Monday, May 30th is Memorial Day, and picnics are being planned. But, we want to make sure that we are keeping our picnic foods safe. It’s a fun time to kick off the summer with family and friends. Parties are being organized to gather a crowd around the pool, up at the lake cabin, or a small barbecue at the house. And there’s nothing better than a juicy burger, some potato salad, and banana pudding to get the party started. But, you don’t want spoiled food to end your festivities early.
Keeping Picnic Foods Safe: How Long Is Too Long?
At parties, we tend to leave our food out for “munching.” When we do this, especially outside, food can spoil leaving some of the party goers sick. This is the last thing we want to happen at our big celebration.
The USDA warns us to keep food “out of the danger zone.” “Cooked food should not be left unrefrigerated for more than 2 hours.” It’s easy to forget to put something back in the fridge or get distracted, especially at a fun get together. This sets up an opportunity for the goodies to grow bacteria, and opens up a chance for someone to get food poisoning. The agency even goes on to state that if the food’s sitting in an environment where the temperature is over 90 degrees Fahrenheit, the food should only be left out for a maximum of one hour. They say to throw away any food left out beyond these times.
Picnic Food Safety: What & How To Serve
You may want to try some new recipes that are more “picnic friendly.” For example, Allrecipes offers some mayo free potato salad options.
They also emphasize that “cold, perishable food, such as chicken salad or a platter of deli meats, should be kept at 40 degrees Fahrenheit or below. When serving food at a buffet, keep food in hot, chafing dishes, slow cookers, or warming trays. Keep food cold by nesting dishes in bowls of ice.”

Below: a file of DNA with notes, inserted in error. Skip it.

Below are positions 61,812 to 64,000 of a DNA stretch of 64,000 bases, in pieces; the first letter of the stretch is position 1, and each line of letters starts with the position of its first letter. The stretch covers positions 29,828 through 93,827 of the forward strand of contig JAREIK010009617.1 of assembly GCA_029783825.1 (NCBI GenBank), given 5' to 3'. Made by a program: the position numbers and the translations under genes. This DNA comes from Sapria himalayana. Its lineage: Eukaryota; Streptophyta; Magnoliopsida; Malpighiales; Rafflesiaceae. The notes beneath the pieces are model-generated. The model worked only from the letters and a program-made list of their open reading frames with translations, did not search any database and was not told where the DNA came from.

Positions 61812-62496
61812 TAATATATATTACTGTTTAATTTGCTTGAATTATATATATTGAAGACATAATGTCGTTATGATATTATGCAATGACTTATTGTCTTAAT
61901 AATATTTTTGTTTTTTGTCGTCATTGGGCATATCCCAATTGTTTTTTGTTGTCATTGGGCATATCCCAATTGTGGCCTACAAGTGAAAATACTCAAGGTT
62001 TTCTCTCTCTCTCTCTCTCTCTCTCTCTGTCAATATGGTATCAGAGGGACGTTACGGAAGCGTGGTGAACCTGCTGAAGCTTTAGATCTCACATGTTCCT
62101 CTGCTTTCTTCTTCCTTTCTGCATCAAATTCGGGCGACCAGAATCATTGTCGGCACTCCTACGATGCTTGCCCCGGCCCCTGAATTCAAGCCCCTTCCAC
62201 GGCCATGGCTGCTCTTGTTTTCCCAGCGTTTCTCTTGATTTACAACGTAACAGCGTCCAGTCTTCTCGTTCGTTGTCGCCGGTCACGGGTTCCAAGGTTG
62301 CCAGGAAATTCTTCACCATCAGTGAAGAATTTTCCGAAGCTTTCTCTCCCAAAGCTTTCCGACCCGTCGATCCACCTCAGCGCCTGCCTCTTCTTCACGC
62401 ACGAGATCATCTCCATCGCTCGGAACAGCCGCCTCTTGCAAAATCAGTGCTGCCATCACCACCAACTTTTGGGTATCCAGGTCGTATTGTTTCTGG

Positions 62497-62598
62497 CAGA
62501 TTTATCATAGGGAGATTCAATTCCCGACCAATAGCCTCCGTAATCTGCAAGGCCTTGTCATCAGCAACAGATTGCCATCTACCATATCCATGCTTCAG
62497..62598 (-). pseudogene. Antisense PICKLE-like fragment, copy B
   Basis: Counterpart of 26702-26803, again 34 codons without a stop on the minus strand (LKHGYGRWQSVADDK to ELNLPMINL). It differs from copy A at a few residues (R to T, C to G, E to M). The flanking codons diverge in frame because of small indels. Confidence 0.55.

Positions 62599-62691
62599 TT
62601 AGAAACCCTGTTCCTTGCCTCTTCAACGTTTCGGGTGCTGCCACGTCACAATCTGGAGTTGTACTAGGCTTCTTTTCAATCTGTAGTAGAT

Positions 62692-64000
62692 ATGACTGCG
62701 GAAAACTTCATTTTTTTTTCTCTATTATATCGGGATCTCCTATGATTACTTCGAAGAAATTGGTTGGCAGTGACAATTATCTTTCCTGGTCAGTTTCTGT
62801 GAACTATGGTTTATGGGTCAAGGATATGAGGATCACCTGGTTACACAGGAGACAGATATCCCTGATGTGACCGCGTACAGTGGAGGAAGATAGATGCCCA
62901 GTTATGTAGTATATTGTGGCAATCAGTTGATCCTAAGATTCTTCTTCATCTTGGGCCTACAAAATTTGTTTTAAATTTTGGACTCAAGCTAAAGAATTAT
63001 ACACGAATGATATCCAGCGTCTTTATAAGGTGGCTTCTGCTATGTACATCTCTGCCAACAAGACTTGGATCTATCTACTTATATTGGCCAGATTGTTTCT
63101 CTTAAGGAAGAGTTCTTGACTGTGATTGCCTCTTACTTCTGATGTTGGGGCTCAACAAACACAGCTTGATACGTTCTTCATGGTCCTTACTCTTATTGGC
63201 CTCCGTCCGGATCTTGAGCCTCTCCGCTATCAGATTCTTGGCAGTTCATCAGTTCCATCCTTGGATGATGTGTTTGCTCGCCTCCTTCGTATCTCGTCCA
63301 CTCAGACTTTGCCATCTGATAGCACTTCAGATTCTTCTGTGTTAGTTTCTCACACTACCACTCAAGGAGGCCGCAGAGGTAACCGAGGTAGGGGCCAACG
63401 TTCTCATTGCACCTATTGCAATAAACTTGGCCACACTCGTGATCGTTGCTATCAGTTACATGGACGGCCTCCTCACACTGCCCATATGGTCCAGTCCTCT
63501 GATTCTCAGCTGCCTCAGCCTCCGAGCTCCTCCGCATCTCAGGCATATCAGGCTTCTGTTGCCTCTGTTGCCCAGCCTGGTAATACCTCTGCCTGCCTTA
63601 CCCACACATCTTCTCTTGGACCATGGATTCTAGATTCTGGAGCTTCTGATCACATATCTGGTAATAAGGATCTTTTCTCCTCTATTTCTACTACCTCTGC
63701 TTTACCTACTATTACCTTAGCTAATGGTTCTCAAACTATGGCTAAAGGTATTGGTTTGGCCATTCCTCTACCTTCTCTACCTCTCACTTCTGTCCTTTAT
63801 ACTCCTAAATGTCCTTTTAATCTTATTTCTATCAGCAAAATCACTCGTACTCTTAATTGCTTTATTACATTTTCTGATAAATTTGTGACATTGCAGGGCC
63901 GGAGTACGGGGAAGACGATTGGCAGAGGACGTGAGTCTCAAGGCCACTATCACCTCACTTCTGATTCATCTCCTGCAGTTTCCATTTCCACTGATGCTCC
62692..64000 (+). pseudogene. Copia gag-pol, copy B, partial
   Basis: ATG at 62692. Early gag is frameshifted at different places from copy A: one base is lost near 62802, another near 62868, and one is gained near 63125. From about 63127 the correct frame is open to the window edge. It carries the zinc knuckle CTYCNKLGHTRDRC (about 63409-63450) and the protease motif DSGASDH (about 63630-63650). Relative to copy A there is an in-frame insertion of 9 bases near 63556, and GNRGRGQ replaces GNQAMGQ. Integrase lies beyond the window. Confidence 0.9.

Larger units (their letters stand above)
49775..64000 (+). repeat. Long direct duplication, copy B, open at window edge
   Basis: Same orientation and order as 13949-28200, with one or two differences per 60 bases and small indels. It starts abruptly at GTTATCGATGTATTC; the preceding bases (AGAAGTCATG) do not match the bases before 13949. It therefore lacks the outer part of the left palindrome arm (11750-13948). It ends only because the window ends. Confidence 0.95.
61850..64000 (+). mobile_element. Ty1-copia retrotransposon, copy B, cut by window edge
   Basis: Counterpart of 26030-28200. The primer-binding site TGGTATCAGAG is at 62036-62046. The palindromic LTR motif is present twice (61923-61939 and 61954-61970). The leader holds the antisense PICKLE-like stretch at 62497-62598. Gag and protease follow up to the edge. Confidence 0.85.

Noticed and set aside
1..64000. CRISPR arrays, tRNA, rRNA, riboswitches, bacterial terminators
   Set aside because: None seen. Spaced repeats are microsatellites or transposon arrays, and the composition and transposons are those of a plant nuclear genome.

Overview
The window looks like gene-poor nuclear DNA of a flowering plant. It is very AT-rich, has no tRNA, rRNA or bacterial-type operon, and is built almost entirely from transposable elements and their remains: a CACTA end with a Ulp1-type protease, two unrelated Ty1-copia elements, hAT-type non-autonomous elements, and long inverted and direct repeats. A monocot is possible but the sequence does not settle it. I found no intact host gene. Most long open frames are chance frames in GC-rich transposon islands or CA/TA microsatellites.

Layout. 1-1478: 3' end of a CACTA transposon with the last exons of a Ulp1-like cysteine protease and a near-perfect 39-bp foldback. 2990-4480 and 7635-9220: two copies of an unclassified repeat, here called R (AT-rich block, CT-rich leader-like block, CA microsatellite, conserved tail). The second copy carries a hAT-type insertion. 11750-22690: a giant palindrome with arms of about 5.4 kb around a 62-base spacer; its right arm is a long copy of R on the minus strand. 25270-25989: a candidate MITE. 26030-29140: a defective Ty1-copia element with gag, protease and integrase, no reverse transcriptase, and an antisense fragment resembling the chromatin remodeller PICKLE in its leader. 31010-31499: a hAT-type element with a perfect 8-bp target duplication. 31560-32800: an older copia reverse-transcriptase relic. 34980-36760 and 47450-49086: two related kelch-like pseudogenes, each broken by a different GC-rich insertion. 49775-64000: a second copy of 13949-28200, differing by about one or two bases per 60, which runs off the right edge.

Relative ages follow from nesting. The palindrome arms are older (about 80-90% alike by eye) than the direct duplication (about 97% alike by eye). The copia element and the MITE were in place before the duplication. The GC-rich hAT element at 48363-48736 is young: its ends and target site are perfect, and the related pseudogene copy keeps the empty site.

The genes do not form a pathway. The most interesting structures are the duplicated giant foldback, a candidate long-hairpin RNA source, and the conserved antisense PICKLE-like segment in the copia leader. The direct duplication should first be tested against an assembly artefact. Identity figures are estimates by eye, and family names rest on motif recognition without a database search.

Picnic Food Safety Myths
The Washington State Dept of Health has some interesting answers to myths that we have all heard concerning the safety of food. Some of them represented are:
- Myth – “The last meal I ate is what caused my food poisoning” – it can take longer
- Myth – “Leftovers are safe to eat if they look and smell OK” – bacteria don’t affect taste, smell, or appearance of food
- Myth – “When I microwave food, the microwaves kill the bacteria” – microwaves can leave cold spots in food, leaving bacteria to survive
- Myth – “I don’t need to wash my hands since I used hand sanitizing gel” – sanitizer only effects the outer layer of film on the hands. A good hand washing is needed to really get dirt, grease, and germs.
- Myth – “If you drop food on the floor and pick it up within five seconds, it’s safe to eat” – not true, food dropped needs to be thrown away if cannot be washed
These myths and several others are addressed in this article. Also in “food safety tips” they remind us to “arrange and serve food on several small platters instead of one large one. Keep the rest of the food either hot or cold.”
We want everyone to be safe and healthy on the big Memorial Day weekend and throughout the summer. If, however, someone does get sick or injured on your outing, remember that we at Aero Jet Medical are available 24/7 worldwide to get to your location as soon as possible and get you the care you require.
So, be safe, and start up the grill!
photo credit: Cheese, grapes, and Doritos via photopin (license)